In fact, Modak’s statement raised further questions about the events leading up to Loya’s death, and later investigations by The Caravan revealed these circumstances to be murkier than they first appeared. Perhaps the starkest among these are the issues arising from Modak’s claim that the three judges stayed in the same room in Ravi Bhawan. The occupancy register at the guest house does not record Loya’s stay, but notes that Suite 10 was occupied by Kulkarni. This would mean that Loya, Modak and Kulkarni stayed together in Suite 10, and left Ravi Bhawan together after 4 am on 1 December 2014. Yet, as a subsequent investigation revealed, 17 current and former employees of Ravi Bhawan—who were responsible for everything from administration, reception and room service, to engineering work and miscellaneous other duties—did not know that a judge had developed a serious medical problem during their stay at the guest house, been taken to hospital, and subsequently died.

The claim that the three judges stayed in one room is also curious considering the fact that, as one of the employees explained, all suites in the guest house have only two beds. The employee also noted that, under ordinary circumstances, Ravi Bhawan itself does not offer any provisions for guests to request an extra mattress. “Zyaada se zyaada, itne senior hai, bade log hai, toh kya hota hai ki ek room mein nahi rehna chahte hai”—Most often, if the guests are so senior and high-up, then they prefer not to stay in the same room. None of the 17 current and former employees, who were all working at Ravi Bhawan in November 2014, recalled any request for an additional mattress. The store that usually provides mattresses to Ravi Bhawan also had no written records of requests for additional mattresses on either 29 or 30 November that year.

Chellur, the former chief of the Bombay High Court who recommended Modak’s name for elevation, had also come to be affiliated with the Loya case after the family spoke out about their suspicions. According to a Times of India report of 29 November 2017, the late judge’s son, Anuj Loya, had approached Chellur, who was then chief justice of the Bombay High Court, “to convey that the family had no complaints or suspicions about the circumstances of his father’s death.” The report stated that Anuj handed her a letter in which he wrote: “We have full faith in the members of the judiciary who were with him on the night of 30 November.” During the Supreme Court hearing about the judge’s death, the senior advocate Dushyant Dave, arguing on behalf of one of the petitioners, had questioned Chellur’s conduct in this regard. “Why would a chief justice of the high court call the boy and issue a statement, just days before retirement?” Dave asked the bench. Chellur retired on 4 December, five days after Anuj’s visit was reported, and six days after she recommended the judges’ names for elevation. Dave added, “Who was she trying to satisfy?”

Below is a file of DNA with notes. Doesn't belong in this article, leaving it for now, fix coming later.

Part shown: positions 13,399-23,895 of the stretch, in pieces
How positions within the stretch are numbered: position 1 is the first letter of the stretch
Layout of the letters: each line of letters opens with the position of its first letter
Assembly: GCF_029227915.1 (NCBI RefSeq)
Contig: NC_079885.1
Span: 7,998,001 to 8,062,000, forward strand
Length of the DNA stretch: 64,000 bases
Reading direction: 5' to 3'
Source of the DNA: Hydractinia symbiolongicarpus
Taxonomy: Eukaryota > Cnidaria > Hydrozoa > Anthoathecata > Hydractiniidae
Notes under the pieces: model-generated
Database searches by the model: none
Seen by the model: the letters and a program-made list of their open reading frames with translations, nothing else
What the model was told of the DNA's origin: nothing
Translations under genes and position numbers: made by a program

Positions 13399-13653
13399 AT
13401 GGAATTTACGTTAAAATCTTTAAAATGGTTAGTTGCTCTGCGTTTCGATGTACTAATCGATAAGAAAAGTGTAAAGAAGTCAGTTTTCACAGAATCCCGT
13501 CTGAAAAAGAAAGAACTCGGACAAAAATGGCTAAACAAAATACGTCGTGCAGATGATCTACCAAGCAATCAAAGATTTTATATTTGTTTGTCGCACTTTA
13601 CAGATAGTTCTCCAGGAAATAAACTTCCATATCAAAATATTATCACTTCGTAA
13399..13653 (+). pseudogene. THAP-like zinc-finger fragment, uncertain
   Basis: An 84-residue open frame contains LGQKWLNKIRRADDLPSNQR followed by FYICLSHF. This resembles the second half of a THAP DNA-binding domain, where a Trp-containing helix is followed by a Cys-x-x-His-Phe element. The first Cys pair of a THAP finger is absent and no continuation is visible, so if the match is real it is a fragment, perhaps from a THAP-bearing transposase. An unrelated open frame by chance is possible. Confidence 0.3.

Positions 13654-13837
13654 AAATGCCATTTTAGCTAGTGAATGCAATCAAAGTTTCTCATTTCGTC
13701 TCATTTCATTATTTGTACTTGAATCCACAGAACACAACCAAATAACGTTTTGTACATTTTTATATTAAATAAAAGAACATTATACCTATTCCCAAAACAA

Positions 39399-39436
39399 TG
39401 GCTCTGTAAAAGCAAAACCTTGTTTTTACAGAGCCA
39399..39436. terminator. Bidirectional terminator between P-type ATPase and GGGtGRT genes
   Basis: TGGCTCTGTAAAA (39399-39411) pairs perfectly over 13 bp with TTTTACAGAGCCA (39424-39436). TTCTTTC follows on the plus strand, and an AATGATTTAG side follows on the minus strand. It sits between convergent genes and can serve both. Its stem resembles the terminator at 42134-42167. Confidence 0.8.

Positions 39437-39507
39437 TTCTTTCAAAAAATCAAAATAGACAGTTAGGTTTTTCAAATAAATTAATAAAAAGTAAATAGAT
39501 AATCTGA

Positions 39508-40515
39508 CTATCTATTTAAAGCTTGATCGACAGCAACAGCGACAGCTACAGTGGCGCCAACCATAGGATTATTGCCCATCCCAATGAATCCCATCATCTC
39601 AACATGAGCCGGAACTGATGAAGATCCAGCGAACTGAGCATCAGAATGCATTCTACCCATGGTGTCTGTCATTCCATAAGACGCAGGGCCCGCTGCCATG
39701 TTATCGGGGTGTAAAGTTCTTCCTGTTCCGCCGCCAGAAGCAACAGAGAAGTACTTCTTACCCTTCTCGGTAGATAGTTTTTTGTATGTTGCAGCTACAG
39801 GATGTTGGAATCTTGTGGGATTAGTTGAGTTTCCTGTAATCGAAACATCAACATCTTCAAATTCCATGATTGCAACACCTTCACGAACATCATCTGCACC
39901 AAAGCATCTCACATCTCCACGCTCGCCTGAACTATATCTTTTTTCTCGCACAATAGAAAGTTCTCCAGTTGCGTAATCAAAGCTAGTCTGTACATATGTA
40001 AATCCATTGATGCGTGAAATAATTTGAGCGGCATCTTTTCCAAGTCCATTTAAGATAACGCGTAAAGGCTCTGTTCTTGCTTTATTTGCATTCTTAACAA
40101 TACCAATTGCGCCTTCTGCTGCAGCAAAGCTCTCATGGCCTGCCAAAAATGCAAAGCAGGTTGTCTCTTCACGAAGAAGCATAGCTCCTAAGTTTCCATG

Dave’s comments are not the first time Chellur has come under criticism for her conduct as a high court judge. In 2014, when Chellur was the chief justice of the Kerala High Court, she had reserved her judgment for eight months on a case concerning a 2007 eviction drive by the state government in Munnar district. Four days after the president of India signed a warrant for her transfer to become the chief justice of the Calcutta High Court, Chellur pronounced the verdict in the case, declaring the eviction drive illegal—effectively awarding the land to owners of a resort in the area. The decision invited criticism from political and legal quarters.

In August last year, the Bombay Bar Association passed a resolution condemning Chellur for withdrawing a petition from a division bench headed by the judge AS Oka—on a transfer application by the state government, which claimed he was biased—and assigning it to another bench. The case concerned the Noise Pollution Rules of 2000, and Oka had pulled up the state government for its failure to implement them. Three days after passing the order, following protests from the legal fraternity against her decision, Chellur recalled it and assigned the case to a three-judge bench headed by Oka. On 31 July this year, Chellur was appointed as the next chairperson of the Appellate Tribunal for Electricity, or APTEL. Pertinently, the Electricity Act of 2003 mandates that the central government must make the appointment of the APTEL chairperson in consultation with the chief justice of India—in Chellur’s case, Dipak Misra. She will hold the post for a period of at least three years.

During the Supreme Court hearing into the petitions seeking an inquiry into Loya’s death, Dushyant Dave had insisted on cross-examining the judges who had submitted statements to the SID, including Modak, and had questioned the court’s reliance on these statements. “In any case this Honourable Court is concerned with truth and truth cannot come to light in an ex parte manner in this fashion relying upon the Report prepared by the state.”